Home / General / Faculty salaries in American higher ed have declined drastically since 1970

Faculty salaries in American higher ed have declined drastically since 1970

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The facts behind the headline of this post are disguised by a couple of factors:

(1) People, even highly educated people, tend to have a lot of trouble adjusting to the real effects of long term inflation. So for example, nominal average salaries for all full-time faculty at American colleges and universities were more than seven times higher in 2021-22 than they were in 1970-71. But if we adjust these numbers for changes in the Consumer Price Index, full-time faculty salaries in 2021-22 were just 4% higher than they were in 1970-71.

(2) Another huge and mostly invisible factor here is adjuctification. In 1970-71, 78% of faculty were full-time. In 2021-22, that figure was 56%. Because part-time faculty salaries are a tiny fraction of full-time salaries, this of course means that the average salary of all faculty is vastly lower today than it was in 1970. Side note: When I’ve posted about these trends before, there’s a truly startling tendency among some commentators to resist the overall conclusion, by insisting that faculty salaries have dropped only if we take into account part-time faculty, as if the latter category doesn’t include “real” faculty, even though part-time faculty teach the large majority of actual student hours in American higher ed today (The 44% of faculty that are part-time have on average higher teaching loads and larger classes than the 56% of faculty who are full time).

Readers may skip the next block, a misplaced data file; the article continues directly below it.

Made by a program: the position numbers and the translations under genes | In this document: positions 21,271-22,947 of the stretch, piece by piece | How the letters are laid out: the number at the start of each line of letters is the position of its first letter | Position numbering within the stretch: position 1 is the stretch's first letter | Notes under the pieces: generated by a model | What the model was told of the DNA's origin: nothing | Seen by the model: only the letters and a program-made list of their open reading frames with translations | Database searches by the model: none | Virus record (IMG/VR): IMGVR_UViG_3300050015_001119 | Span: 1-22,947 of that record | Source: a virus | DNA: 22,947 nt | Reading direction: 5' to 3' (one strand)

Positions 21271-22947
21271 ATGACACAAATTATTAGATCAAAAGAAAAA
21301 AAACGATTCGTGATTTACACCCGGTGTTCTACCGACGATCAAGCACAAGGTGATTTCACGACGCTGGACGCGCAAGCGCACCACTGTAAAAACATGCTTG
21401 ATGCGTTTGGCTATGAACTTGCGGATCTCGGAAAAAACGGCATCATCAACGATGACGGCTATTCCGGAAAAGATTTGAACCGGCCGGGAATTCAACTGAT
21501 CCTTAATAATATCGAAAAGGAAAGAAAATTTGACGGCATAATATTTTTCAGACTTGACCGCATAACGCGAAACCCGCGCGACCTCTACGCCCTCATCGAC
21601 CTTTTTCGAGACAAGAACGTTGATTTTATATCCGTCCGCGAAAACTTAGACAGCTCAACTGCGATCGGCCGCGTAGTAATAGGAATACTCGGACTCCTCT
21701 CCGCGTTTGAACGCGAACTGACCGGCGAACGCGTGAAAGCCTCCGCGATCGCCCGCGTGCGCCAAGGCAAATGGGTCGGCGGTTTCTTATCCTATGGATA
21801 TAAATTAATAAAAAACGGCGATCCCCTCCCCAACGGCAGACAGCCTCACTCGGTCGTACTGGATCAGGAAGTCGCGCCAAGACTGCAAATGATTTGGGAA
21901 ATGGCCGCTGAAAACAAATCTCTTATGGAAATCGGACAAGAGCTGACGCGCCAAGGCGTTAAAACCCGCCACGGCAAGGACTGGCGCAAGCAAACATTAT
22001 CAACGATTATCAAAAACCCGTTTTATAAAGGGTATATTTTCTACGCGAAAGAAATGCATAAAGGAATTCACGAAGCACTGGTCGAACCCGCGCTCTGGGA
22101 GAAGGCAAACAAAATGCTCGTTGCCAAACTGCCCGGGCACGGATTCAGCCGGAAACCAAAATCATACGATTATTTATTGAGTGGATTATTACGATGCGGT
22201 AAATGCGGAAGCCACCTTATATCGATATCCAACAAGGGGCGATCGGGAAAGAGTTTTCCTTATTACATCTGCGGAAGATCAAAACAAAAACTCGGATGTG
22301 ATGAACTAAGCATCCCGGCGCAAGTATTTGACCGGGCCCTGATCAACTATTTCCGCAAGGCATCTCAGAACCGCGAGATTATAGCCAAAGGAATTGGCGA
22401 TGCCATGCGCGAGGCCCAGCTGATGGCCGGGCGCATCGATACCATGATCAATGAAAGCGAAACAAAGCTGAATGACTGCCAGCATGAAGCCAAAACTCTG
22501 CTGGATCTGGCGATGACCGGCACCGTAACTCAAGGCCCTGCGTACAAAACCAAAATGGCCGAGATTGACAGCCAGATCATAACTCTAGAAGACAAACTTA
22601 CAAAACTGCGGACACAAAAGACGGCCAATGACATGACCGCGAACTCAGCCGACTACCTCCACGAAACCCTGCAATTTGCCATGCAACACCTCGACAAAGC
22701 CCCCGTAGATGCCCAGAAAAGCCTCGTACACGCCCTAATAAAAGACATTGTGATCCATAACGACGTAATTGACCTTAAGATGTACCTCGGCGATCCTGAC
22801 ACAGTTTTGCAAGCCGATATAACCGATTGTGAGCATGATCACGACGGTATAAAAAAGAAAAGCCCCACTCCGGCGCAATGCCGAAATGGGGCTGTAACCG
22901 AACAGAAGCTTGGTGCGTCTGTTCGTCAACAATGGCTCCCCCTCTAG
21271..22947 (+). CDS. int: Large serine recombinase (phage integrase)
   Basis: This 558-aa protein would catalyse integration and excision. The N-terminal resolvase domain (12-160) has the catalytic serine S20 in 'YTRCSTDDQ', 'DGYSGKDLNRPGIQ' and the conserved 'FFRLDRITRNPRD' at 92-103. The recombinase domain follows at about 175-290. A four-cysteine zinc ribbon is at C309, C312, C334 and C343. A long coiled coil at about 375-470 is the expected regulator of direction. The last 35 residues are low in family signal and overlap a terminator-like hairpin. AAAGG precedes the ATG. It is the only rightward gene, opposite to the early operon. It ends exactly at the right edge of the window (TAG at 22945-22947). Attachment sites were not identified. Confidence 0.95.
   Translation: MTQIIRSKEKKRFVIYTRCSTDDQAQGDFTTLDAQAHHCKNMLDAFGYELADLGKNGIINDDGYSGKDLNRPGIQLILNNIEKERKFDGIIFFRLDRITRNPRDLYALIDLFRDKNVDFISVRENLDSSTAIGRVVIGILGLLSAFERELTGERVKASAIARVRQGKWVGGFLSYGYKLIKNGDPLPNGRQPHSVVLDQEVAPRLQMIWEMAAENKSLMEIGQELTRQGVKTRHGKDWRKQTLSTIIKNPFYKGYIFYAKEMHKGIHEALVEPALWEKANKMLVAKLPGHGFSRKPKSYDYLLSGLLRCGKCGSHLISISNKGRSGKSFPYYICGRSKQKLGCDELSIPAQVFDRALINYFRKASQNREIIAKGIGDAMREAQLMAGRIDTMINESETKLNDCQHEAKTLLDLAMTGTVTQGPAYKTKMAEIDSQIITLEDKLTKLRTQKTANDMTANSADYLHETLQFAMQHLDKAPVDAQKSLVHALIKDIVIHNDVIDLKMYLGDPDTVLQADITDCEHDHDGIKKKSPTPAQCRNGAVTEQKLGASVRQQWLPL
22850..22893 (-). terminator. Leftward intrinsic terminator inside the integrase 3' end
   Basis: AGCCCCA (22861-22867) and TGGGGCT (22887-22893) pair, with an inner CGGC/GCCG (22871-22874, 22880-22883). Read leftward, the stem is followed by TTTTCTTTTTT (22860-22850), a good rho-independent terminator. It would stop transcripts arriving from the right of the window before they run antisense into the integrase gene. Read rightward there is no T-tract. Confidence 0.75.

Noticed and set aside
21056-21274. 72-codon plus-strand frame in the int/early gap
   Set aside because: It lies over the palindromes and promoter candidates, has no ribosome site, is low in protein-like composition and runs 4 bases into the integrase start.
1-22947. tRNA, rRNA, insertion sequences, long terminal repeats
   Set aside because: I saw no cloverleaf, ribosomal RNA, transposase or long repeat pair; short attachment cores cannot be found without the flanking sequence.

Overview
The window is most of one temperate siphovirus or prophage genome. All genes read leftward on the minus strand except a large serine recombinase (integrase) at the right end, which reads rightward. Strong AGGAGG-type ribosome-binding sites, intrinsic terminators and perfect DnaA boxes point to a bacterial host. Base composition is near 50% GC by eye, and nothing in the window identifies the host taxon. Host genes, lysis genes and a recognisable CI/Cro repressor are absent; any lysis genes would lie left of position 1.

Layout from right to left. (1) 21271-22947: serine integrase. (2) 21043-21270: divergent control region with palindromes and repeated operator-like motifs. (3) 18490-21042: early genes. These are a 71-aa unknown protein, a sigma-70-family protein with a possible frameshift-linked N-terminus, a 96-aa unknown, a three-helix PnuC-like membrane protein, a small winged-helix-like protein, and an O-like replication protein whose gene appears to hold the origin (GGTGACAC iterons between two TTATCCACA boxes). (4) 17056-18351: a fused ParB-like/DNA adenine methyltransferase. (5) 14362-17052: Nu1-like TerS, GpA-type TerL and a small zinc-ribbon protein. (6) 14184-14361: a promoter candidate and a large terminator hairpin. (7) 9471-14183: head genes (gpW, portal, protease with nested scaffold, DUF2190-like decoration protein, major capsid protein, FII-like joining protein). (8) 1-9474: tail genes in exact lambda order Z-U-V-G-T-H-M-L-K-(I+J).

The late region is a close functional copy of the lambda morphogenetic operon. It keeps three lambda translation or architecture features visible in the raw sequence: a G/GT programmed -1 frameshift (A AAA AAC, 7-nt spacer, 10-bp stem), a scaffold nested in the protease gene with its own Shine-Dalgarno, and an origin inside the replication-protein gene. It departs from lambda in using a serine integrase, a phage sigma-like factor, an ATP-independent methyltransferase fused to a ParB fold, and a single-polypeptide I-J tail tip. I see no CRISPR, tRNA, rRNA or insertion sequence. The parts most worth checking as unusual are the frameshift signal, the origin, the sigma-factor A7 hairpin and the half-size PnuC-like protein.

(3) The average wages of American workers as a whole went up by 35% between 1970 and 2022, which is a very small increase relative to the growth of the economy as a whole. Real per capita GDP grew from $25,922 in 1970 to $65,415 in 2022, a 152% increase. But it’s a massive increase relative to the changes in full-time faculty salaries, let alone all faculty salaries.

(4) A particularly tragic side note here is that over the last decade law professor salaries fell by 17% in CPI terms, 24% relative to the National Average Wage Index, and 40% relative to the Case Shiller National Housing Price Index, which almost certainly means that a lot of law professors will soon leave academia for vastly higher paying jobs as equity partners in national law firms, or at least that’s what I learned in Econ 101 (Looked at the pictures then I turned the pages).

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